When I first saw these images in the new york times article from this Sunday's paper, I thought they were sassed up wireless phones. At first glance, it made sense to me, given how ubiquitous cell phones are today. Of course someone would want to take them a step further to help make them more of a fashion accessory.
And then I read the article and discovered that this was a new hearing aid called delta, by the danish company, oticon. It is a medical device! A medical device that didn't look, well, medical. It looked like jewelry and was designed to integrate into the wearer's real life, rather than the other way around. What a concept.
"Cathleen Osborn, 45, who has dark brown hair, picked a pair of hearing aids with a leopard-skin design. “They go with my hair — and my personality,” she said, but added that the devices were usually not noticeable. “From the day I wore them, they just completely changed my world,” she said. “I can hear people talking in the back of the car. I can even hear whispers.”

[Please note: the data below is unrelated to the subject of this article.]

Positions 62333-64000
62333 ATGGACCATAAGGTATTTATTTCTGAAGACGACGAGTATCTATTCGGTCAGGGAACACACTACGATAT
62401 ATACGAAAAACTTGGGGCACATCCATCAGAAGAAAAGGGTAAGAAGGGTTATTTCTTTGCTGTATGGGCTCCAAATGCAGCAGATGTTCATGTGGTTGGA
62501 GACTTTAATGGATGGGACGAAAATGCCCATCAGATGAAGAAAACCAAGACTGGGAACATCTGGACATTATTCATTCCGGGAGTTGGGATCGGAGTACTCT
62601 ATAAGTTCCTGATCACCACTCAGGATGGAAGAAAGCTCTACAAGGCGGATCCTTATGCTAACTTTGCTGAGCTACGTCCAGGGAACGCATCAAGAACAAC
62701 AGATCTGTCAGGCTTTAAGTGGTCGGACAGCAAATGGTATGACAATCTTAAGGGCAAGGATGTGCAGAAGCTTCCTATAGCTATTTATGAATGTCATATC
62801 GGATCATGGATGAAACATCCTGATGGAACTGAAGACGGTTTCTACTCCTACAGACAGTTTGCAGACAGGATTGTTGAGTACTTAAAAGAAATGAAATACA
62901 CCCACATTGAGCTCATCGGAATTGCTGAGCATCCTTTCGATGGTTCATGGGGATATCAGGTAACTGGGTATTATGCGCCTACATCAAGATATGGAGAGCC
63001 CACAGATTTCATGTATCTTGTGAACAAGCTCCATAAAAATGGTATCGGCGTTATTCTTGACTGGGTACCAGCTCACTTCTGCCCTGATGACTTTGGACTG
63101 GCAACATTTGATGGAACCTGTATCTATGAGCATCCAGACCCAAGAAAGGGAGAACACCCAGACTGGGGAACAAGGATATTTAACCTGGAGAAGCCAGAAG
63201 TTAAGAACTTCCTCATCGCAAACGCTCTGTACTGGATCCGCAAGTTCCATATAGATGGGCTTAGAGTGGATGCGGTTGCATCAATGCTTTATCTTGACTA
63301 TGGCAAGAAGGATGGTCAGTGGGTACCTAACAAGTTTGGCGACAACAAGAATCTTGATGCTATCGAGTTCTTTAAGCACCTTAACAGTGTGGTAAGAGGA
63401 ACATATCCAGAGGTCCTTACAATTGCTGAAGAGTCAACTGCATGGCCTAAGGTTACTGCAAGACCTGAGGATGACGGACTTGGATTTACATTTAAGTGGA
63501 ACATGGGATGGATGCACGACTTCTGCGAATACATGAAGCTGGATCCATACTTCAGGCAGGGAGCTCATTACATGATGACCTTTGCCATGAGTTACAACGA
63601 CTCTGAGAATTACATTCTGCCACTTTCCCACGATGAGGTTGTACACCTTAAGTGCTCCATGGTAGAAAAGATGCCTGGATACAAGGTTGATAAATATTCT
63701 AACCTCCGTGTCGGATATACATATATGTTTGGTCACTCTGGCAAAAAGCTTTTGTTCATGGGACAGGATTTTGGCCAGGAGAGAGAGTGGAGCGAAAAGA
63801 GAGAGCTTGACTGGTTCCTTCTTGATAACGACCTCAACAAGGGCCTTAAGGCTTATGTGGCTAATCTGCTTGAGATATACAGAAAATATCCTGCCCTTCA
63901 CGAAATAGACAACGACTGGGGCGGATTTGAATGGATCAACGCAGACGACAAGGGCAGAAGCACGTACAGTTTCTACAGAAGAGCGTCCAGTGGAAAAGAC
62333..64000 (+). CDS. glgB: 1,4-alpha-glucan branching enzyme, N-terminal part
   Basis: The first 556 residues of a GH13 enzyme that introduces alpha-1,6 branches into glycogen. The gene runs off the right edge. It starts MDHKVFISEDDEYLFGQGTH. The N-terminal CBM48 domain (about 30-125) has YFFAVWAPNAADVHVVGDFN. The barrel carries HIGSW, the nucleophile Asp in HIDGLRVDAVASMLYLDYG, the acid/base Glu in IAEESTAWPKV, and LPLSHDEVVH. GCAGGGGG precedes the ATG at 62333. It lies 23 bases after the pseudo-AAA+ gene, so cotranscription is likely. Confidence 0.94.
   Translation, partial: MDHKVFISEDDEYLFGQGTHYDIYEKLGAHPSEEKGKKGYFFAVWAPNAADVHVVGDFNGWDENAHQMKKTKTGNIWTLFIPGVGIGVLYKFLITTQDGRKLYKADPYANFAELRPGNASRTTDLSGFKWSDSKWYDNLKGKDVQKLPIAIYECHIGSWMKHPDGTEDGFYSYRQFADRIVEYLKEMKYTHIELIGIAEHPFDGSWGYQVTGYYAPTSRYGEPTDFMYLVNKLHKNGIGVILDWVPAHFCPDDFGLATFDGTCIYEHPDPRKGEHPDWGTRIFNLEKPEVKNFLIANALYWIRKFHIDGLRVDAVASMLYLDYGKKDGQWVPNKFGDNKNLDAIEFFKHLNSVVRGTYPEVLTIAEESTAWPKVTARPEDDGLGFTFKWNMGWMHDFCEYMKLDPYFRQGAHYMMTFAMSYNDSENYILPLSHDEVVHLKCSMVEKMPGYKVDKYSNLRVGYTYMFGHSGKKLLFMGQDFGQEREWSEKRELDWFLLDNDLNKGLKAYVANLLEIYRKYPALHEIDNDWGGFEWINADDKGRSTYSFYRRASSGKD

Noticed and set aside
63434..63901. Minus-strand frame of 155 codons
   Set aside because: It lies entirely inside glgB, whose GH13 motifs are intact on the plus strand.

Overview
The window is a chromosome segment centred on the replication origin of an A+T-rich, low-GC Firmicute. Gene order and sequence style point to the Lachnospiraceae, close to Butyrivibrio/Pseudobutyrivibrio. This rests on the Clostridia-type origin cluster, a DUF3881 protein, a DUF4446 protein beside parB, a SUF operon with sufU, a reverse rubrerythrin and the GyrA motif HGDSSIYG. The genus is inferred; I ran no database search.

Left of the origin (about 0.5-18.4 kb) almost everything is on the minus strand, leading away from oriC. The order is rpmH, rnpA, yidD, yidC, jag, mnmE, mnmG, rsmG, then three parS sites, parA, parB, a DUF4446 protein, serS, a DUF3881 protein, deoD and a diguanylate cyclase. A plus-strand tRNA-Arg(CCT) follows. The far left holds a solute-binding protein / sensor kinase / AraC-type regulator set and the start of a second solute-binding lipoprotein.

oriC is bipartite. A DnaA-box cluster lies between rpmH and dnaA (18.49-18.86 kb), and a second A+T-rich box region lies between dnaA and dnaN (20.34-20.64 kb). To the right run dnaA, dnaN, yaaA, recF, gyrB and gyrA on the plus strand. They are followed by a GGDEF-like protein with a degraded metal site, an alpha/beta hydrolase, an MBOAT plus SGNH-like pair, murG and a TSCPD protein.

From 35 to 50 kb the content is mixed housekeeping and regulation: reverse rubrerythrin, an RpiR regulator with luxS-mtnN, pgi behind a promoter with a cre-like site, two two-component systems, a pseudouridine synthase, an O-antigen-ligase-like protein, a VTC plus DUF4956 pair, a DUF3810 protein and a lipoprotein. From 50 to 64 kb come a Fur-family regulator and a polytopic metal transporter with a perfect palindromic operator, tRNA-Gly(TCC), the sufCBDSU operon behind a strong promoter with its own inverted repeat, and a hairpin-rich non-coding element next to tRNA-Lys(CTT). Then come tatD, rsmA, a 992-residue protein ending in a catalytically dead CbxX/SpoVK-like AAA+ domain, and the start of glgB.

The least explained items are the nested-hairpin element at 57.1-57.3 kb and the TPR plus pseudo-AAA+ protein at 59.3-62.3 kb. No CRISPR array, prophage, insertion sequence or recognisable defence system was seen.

Cutting edge, functional performance AND beautiful, sensitive design, that together add up to a device that completely changed a person's world. That's what great design can do. It can help us live better, safer lives with a chronic illness through amazing engineering and technology AND it can do it elegantly, in a way that doesn't shout illness. It's great to see another industry that gets that. It's great to know that it is possible. It's very inspiring!